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Issues in Missouri Government David C. Valentine February 5, 2009.

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Presentation on theme: "Issues in Missouri Government David C. Valentine February 5, 2009."— Presentation transcript:

1 Issues in Missouri Government David C. Valentine February 5, 2009

2  Basics of legislative organization  Legislative process  Trends  Implementation  State funding issues Overview

3  House of Representatives  2 year terms 163 members  Senate  4 year terms  34 members Basics

4  Republicans control both chambers  Since 2001 in Senate  Since 2003 in House  Meets for 5 & ½ months  M-Th; about 75 legislative days Basics

5  How a bill becomes a law  Handout  Bills introduced/bills finally passed  Numbers Legislative Process

6  Legislative process forces decisions  Hundreds of important decisions each session  Regardless of quality & amount of information  Legislators have low level of knowledge about most issues Legislative Process

7  Legislators often unable to connect specific voting decisions to specific outcomes  At the time of the decision  Or after the fact  Decisions are made without apparent consequences Legislative Process

8  Most lobbying occurs during session  Problem/solution  Advocacy & persuasion  what else?  Value of lobbying for legislators  Informational  Positional (my constituents think…) Citizen Lobbying

9  Engage before lobbying  Concentrate on regional legislators  Work year round  Develop educational strategy  Focus and priorities  Can’t do everything  Target critical points/issues  Engage those with differing values Effective Citizen Lobbying

10  Recognize the demands that legislators face  Prepare for constant legislative turnover  Every problem has many solutions – not just one  Educate, educate, educate Effective Citizen Lobbying

11  Term limits and their effects  Campaigning, campaign costs, and the implications Trends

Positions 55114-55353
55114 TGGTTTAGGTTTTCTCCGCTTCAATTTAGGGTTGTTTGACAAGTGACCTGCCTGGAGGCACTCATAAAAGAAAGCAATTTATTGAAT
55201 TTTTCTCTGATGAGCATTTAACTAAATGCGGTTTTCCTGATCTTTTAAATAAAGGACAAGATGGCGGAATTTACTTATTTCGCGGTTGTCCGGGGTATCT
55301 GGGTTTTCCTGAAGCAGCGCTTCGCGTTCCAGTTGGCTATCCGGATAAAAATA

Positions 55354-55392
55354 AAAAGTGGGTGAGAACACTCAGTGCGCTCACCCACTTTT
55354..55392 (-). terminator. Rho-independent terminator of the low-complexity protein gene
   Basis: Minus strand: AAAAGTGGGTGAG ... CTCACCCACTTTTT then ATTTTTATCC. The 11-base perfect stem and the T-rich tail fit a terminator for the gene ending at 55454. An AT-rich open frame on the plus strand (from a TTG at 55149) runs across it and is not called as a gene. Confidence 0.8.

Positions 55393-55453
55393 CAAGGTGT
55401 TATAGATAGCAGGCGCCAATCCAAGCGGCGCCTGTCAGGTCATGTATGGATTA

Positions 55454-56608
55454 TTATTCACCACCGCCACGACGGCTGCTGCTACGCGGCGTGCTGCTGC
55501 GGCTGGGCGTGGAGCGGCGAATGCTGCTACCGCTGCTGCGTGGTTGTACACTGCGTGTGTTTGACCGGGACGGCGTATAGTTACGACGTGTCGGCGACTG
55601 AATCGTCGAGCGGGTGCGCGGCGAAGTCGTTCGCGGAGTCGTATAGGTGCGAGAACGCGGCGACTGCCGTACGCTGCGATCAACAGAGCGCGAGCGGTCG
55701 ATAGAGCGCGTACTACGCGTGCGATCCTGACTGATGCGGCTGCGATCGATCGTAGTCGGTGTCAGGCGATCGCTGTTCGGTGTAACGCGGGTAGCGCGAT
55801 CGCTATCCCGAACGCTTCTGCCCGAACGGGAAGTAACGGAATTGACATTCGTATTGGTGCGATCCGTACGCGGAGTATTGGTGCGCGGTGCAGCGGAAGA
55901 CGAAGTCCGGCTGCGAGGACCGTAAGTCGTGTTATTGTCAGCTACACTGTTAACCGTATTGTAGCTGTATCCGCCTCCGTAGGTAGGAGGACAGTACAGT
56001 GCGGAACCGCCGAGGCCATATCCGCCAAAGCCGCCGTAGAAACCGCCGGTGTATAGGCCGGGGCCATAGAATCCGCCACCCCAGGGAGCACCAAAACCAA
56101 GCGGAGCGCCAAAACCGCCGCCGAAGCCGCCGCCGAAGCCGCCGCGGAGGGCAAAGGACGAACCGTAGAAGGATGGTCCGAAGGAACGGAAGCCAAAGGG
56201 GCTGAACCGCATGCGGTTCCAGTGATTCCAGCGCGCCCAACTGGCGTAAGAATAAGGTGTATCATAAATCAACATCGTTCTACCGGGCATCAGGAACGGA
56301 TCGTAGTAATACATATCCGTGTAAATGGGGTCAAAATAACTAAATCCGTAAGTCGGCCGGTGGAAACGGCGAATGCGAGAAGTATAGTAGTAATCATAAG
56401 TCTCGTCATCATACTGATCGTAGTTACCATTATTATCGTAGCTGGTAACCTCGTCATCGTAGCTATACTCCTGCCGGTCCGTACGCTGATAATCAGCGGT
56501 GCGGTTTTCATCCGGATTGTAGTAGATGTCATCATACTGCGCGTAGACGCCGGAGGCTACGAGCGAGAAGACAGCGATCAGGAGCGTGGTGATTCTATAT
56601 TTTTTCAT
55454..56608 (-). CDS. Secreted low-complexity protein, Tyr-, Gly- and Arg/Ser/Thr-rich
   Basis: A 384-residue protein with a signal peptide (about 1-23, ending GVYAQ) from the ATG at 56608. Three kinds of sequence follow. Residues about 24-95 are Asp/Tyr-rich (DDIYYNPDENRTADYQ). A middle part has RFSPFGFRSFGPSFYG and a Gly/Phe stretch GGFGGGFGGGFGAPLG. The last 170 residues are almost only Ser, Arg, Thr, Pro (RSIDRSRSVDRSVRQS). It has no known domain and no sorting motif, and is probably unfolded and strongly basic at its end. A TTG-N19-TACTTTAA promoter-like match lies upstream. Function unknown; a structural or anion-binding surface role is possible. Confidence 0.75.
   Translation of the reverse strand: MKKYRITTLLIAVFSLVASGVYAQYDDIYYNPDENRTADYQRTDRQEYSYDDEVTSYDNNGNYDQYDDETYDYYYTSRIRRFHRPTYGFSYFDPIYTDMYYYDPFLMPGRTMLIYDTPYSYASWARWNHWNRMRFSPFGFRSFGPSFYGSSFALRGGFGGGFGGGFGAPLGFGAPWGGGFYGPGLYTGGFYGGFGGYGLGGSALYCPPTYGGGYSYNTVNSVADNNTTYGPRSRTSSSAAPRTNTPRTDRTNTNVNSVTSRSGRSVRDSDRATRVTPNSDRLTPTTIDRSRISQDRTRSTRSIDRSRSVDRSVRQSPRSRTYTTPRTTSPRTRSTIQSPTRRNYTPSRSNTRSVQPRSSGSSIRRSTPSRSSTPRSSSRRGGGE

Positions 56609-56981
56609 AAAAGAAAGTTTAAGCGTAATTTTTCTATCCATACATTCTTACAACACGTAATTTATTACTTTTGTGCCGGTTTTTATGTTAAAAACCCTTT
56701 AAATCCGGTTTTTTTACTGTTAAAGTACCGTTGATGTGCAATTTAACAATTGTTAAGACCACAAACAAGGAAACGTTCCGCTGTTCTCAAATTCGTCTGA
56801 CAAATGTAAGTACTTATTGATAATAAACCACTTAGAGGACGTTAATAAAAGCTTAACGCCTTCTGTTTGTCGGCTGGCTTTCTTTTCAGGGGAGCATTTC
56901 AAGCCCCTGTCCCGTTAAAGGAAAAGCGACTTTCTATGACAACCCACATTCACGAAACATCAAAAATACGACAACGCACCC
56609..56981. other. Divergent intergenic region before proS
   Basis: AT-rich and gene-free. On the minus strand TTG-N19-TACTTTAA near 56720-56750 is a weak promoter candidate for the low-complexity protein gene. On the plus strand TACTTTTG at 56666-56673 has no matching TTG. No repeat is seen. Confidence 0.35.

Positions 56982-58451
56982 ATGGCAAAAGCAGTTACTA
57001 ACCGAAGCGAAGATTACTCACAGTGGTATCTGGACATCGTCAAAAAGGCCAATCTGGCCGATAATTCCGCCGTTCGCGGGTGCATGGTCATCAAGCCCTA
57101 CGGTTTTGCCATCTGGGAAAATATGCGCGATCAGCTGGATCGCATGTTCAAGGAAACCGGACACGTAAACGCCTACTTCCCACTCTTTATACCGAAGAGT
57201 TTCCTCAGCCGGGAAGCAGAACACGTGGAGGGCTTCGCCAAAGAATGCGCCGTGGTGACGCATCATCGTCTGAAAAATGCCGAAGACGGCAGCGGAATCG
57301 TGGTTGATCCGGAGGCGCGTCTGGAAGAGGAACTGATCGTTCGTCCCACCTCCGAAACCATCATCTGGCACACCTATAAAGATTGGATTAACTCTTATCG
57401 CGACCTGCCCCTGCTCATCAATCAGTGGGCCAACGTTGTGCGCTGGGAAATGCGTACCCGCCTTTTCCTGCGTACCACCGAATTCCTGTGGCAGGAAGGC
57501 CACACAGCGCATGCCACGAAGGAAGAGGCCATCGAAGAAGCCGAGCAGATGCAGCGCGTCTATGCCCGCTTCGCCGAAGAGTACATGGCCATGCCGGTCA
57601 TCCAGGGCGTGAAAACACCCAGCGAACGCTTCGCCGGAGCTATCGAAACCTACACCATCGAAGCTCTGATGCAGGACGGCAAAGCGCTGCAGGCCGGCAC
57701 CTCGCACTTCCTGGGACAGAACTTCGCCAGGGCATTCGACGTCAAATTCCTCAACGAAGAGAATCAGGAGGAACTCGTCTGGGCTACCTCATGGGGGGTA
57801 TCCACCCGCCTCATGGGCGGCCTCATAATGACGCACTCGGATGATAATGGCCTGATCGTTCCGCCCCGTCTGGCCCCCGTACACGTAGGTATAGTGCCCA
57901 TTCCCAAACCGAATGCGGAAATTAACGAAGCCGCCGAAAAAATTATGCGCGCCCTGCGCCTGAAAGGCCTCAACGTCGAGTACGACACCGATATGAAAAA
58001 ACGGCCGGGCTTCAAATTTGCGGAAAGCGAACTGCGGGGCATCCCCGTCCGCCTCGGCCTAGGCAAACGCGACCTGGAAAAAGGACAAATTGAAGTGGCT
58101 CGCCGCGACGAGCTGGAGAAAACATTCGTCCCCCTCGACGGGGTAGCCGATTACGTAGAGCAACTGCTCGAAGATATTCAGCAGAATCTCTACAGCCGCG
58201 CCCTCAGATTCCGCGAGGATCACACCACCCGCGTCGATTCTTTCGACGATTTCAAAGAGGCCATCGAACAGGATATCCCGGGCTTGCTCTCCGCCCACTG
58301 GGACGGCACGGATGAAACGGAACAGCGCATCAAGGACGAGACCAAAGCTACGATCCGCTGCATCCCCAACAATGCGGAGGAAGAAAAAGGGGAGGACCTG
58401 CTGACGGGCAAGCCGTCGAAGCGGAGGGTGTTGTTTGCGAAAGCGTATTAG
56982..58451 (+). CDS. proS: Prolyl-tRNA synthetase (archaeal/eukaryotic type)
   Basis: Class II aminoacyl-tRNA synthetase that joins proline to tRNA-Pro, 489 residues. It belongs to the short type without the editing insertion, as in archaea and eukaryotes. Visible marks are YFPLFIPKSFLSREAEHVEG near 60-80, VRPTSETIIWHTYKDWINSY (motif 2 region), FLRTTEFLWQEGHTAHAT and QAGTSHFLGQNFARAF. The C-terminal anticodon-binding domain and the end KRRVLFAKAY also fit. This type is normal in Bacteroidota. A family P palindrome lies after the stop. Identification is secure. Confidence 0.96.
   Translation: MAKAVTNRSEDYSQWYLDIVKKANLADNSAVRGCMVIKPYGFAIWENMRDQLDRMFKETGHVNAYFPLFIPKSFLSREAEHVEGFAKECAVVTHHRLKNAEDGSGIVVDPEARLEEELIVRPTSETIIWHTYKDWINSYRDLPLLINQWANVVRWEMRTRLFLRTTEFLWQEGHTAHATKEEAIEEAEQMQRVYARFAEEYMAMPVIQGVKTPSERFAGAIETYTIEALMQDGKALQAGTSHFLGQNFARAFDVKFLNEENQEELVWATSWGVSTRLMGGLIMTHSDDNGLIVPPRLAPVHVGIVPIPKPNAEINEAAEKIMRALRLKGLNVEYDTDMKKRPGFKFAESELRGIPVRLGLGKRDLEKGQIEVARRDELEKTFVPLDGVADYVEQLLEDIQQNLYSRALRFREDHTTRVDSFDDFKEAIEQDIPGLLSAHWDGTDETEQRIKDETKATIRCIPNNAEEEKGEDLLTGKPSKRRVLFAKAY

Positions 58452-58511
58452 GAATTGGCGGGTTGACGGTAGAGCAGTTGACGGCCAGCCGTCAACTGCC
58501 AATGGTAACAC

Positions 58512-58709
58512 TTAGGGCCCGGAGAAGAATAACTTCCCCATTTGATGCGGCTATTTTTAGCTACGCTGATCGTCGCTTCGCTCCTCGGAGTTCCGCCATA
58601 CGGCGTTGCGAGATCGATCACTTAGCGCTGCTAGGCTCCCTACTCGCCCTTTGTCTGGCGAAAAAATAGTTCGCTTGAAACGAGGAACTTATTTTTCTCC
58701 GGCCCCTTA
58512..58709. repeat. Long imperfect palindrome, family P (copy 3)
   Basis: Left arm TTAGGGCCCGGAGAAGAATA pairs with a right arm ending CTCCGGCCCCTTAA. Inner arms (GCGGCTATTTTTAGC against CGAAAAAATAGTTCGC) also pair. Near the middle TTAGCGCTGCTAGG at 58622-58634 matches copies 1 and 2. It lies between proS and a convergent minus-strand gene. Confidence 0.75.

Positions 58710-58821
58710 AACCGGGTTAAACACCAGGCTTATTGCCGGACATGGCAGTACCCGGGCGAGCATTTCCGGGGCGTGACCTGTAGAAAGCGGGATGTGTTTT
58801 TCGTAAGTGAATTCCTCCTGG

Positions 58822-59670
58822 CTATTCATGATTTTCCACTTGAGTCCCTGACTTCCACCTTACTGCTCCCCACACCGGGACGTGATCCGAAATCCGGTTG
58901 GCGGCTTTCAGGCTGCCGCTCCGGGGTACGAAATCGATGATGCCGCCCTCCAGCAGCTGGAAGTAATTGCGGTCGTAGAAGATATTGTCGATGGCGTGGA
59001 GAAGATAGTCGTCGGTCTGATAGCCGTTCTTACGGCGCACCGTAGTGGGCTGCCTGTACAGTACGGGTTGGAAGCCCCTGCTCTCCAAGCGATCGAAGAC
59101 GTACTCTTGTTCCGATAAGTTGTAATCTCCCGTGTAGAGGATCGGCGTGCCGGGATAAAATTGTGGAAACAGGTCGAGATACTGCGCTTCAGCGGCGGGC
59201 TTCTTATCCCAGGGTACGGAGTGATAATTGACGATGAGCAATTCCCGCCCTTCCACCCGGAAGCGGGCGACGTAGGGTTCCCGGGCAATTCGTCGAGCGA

12  Adopted in 1992  Initiative petition  70+% approval – no opposition  Applied to those elected subsequently  Those holding office remained without limits Term limits

13  Eliminate careerism  Careerists out of touch with constituents  Obsessed with maintaining power  Increase competition  Increase women/minority representation  Reduce costs  Reduce lobbyist influence Term Limits - Rationale

14  Increased competition  Did not change female/minority representation  Increased careerism  Reduced knowledge about government and the political process Term Limits: The Reality

15 Average Tenure in Missouri General Assembly,

16  Leadership  8-14 years experience, ave. before term limits  5-7 years today under “mature” term limits Term Limits - Implications

17  Loss of senior members  Usually not chamber leaders  Knowledge of prior developments  Carriers of institutional memory  Loss of substantive knowledge about issues, programs Term Limits - Implications

18  House v. Senate  Most senators served in House  Senators have more governmental experience  Senators have greater impact than members of house Term limits - Implications

19  Lobbyists’ knowledge is more valuable  Legislative process  Specific programs  Legislators less able to independently judge info provided by lobbyists Term Limits & Professional Lobbyists

20  Weakens the most representative institution of government  Policy knowledge  Knowledge about government  Knowledge about how to get things done  Changes commitment to Institution  Why learn the rules?  What is my next career  Does not necessarily strengthen others involved in policy making Term Limits

21  Legislative campaign costs rising  Increased competition (term limits)  Increased competition between the parties  Contribution pattern have changed  Once used to ensure “access”  Only indirectly related to elections & not necessarily limited to one party  Today contributions are explicitly linked to elections Campaigns and Campaign costs

22  Increasingly, contributors and candidates see contributions as a guarantee of a vote in the future  NRA  Pro and anti-abortion groups Campaign Contributions

23  Governor  Amount/type of activity dependent upon personality, philosophy, and opportunity  Court  Single subject  Constitutional issues And the Rest of State Government

24  Rule making  Governor/departments  Appropriations  Lost art of oversight Implementation

25  Long term revenue issues State Revenue and Budget

26  $ 6.3 B federal  $15.7 B state sources  $8.2 B general revenue  $7.5 B dedicated revenue  $22 B total revenue FY 2009 Budget

27 Missouri State Budget The Big Picture

28 Missouri General Revenue Sources FY 2009

29  Long term revenue issues State Revenue and Budget

30  35% Elementary and secondary education  19%Social services  12%Higher education  10%Health & mental health  10%Judiciary, public safety, corrections  6%All other departments Where Does General Revenue Go?

31 General Revenue About $8.2 M/year Almost static over the decade Tax cuts in 1990s Almost $ 1 B (in 1990s dollars) About 14% of total General revenue Trends in General Revenue

32  Dependence upon individual income  Heightens impact of minor economic downturns  Most “fat” eliminated  Vulnerability of state programs Implications

33  David C. Valentine   


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